MaPP Revision for Publication of Drug Product Approval Information

The Manual of Policies and Procedures  (MaPP) 4520.1 entitled Communicating Drug Approval Information, underwent revisions and the new revised MaPP was published today.  While it’s     current revision history notes the following change – “Decreased the time for webmaster to post change from three to two business days, for approved labeling for drug approvals”, everyone interested in FDA product approval should become familiar with the contents of this MaPP last revised in 2014.  Just as a reminder the MaPP documents describe internal CDER policy and procedures.

FDA acknowledges that “both inside and outside of FDA. FDA district offices, the trade press, the pharmaceutical industry, individual practitioners, patients, and international FDA counterparts are interested in this information. When an application is approved, FDA makes the information available according to the priorities and time periods specified in this MAPP.”  While we see much more information published quickly on NDA and BLA approvals, especially for new molecular entities or new indications, the document explains how the FDA priorities are designated for each type of application including ANDA approvals.  This also explains why it takes a few days for approval information to published on the CDER web site.

In addition, it is noted that while the existence of ANDA approvals (AP) and tentative approvals (TA) should appear with basic information on the CDER web site, that AP and TA letters will appear at Office of Generic Drug (OGD) discretion (usually first time ANDA approvals or where the ANDA will be the designated reference listed drug).   This has been a bone of contention from the industry as the only accurate method of tracking length of time to approval is from the dates of ANDA receipt that are published in the approval letters.  Having access to only those ANDA approval letters designated by OGD for publication leaves the vast majority of approval letters unavailable shortly after approval and usually requires those in industry interested in such information to file an FOI request.  While we understand that the volume of work OGD has makes this additional information difficult to process, it would certainly be a welcome addition to the information available on approved ANDAs.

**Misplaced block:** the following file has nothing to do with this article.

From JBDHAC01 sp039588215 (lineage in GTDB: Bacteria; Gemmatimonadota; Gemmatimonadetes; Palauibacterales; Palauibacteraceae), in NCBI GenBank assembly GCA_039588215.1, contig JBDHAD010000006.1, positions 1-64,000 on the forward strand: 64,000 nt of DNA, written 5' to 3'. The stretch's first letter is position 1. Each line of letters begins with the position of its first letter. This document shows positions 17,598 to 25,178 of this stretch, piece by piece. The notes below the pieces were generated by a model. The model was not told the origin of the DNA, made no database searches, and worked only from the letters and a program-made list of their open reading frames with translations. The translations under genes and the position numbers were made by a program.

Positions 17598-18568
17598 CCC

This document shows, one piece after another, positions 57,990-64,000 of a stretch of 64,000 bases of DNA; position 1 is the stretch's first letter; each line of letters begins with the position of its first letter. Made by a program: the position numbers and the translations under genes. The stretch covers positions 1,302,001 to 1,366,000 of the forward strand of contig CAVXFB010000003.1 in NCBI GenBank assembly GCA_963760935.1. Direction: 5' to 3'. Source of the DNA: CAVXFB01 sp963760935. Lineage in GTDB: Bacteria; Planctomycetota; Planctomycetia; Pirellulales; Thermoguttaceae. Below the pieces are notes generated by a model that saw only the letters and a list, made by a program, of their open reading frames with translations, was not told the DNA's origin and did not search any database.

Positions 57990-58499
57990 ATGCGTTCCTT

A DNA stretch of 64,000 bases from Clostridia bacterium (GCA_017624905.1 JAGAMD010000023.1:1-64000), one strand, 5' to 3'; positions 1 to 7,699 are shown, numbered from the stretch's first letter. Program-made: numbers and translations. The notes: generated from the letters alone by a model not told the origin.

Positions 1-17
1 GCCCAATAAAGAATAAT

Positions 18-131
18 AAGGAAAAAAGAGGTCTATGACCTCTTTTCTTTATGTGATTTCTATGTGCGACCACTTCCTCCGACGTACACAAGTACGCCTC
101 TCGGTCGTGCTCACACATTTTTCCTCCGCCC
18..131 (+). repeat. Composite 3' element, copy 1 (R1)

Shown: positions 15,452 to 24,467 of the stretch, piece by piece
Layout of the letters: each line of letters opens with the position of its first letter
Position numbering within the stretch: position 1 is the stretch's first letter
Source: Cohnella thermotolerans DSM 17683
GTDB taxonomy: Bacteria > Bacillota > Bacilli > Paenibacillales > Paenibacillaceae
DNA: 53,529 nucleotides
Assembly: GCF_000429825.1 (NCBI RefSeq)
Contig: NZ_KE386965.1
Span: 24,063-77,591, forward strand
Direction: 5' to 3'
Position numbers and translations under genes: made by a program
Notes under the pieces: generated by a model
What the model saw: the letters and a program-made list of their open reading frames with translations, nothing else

The MaPP provides timelines for action relative to publication of approval information, identifies the responsibilities of each component of CDER and provides a list of definitions of terms used in the document. It is good reading and a god reminder of how the process works. A complete copy of the MaPP can be found here.